Tuesday, 26 June 2012

Blowing the Dust Off

Or, Huguenots, Catholics and Neil Thomas.

When Phil & I had our AMW bust up with Belisarius and Totila Phil brought with him Neil Thomas’ original book, - “Introduction to Wargaming” which has variants for a number of periods, including Pike & Shot.

In a lull I quickly copied out the rules and army lists I was interested in and set up a game for Monday.
One of the first really grown-up armies I put together was French Huguenot. I started it at University, together with a bloke called Chris Chick, who was going to do the Catholics. He never made any progress, whilst I got well stuck in. Over time I ended up assembling their opponents as well, but this army is a traditional 1980’s army. It’s in 25mm and it is made up of many manufacturers*. What’s more large proportions of the figures are all individual, with arm movements, head adjustments and general playing around. They don’t see much use these days, - like all armies of this type they’re large and bulky, and now, of course, they’re all 3mm too short.
Consequently it was a pleasure to blow the dust off the boxes on Sunday afternoon and set the figures out on the table. They have a satisfying clunk to them when you put them out, but they also remind me of the massive amount of time invested in painting the armies in the first place, and their sheer bulk. I love these armies a lot but I can’t see that I’d ever assemble them now if I didn’t have them already.
The Huguenots mustered a slightly brittle looking army:
1 x Millers
2 x Reiters
1 x Landsknects (mixed pike/shot)
3 x Huguenot foot (all shot)
1 x Cannon

The Catholics had all the shiny elements associated with their forces

1 x Gendarmes
1 x “Archers” (ie low quality Gendarmes)
1 x Reiters
2 x French foot (mixed pike/shot)
2 x Swiss foot (mixed pike/shot)
1 x Cannon

The special army rules for this period are restricted. As far as I can see the Swiss lose their “never fail morale checks” special power, which is a shame for them as it is an unwritten rule that all elite units requiring a anything but a 1 or 2 to pass a test will fail it, whilst any levy unit that must roll a six will duly do so.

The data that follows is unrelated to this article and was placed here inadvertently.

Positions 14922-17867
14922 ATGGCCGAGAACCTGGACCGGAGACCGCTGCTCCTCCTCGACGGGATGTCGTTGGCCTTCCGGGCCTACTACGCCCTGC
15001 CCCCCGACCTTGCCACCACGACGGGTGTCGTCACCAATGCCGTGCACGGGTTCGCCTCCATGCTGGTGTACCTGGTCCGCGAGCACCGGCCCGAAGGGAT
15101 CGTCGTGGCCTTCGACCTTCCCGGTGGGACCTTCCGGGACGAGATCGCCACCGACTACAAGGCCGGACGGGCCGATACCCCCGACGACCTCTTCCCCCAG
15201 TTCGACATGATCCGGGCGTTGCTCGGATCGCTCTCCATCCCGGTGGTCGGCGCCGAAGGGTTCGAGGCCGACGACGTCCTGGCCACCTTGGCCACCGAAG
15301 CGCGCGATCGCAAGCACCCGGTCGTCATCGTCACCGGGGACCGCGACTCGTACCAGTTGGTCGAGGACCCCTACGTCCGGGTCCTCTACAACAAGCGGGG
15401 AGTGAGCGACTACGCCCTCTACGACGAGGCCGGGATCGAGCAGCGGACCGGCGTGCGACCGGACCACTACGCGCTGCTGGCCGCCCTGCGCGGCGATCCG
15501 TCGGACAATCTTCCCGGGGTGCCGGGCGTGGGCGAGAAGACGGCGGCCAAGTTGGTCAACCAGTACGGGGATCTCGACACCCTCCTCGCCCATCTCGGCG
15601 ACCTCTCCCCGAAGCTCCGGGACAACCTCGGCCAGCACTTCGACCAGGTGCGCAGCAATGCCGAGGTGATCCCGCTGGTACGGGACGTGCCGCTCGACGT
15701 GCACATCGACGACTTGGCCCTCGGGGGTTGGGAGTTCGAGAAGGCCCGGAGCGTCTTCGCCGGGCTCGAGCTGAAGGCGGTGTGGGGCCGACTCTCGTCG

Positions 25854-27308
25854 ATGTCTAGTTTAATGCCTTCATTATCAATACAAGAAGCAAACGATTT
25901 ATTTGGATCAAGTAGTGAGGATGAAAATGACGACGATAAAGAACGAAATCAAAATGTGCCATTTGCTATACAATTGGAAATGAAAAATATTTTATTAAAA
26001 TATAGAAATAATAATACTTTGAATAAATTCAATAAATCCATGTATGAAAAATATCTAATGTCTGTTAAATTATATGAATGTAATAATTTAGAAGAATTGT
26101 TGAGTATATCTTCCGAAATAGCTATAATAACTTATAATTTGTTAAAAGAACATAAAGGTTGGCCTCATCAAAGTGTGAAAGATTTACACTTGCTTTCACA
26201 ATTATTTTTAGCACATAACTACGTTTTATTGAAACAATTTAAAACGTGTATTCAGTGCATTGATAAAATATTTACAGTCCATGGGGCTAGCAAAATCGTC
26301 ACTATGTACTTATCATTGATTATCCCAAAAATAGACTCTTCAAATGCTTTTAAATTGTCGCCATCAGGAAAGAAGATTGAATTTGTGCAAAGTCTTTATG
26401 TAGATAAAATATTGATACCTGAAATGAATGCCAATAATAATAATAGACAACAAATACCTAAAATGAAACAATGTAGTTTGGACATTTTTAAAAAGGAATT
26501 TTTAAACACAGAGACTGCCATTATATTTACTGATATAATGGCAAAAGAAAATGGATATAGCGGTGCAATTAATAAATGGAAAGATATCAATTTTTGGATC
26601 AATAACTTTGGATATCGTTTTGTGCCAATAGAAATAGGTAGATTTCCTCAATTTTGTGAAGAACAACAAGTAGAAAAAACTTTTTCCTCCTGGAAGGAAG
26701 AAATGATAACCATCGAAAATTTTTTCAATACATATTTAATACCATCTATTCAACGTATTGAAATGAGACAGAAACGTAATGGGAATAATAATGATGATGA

My opponent claimed to know nothing of the period, although being aware of the ECW. He chose the Huguenots, and in order to help him out I deployed first.

One of the main differences between the two periods is that ECW armies deploy cavalry on the wings, and FWOR armies deploy cavalry in the middle.

Gendarmes and Lancers ready to go
I duly adopted this set up, with my cavalry on my right centre, and the Swiss on the left centre. One unit of French infantry I tucked into a wall enclosure, the other was hidden behind the Swiss.

Richard contemplates the rules, - not that
he needed them
Richard lined himself up with his cavalry split and the hill occupied by his pike-less foot, except for one unit which he hid in an enclosure.

Confident of his set up he then sat there and let me come at him.

Not wishing to sit around all evening I accepted the challenge and bravely marched across the table towards him, confident in the justice of our cause and also the fact we'd got Swiss and Gendarmes.

This may have been a mistake, as it meant I walked into artillery fire, whereas the Huguenots skulked safely out of range of my own guns.

Lumps started to fly off my advancing cavalry, but I refused to be daunted as I bore down upon his left wing, confident that I had achieved local cavalry superiority, and completely
unconcerned by the three casualty rings I was now carrying.

What could possibly go wrong?

After enduring a couple of pistol volleys and a couple of hard fought rounds where I had the tactical advantage the situation looked like this.

I had discovered by this point that the morale rules were not my friend.

Things would obviously go better on my left, as who could survive the might of the Swiss? (Plus on the right I had a spare unit of reiters who would be able to pile in and save the day, still enabling me to turn the flank.)

I was sufficiently bullish even to move up my otherwise poorly regarded French foot. My confidence was raised by the complete indecision showed by the opposing Huguenot reiters.

Alas on the right things did not go well. This is another unit of reiters being taken to pieces by their Huguenot equivalents, and my Gendarmes are completely failing to realise any advantage from the extra dice they roll and their heavier armour. (The base turned to its side means a morale roll is still to be taken. They failed that as well).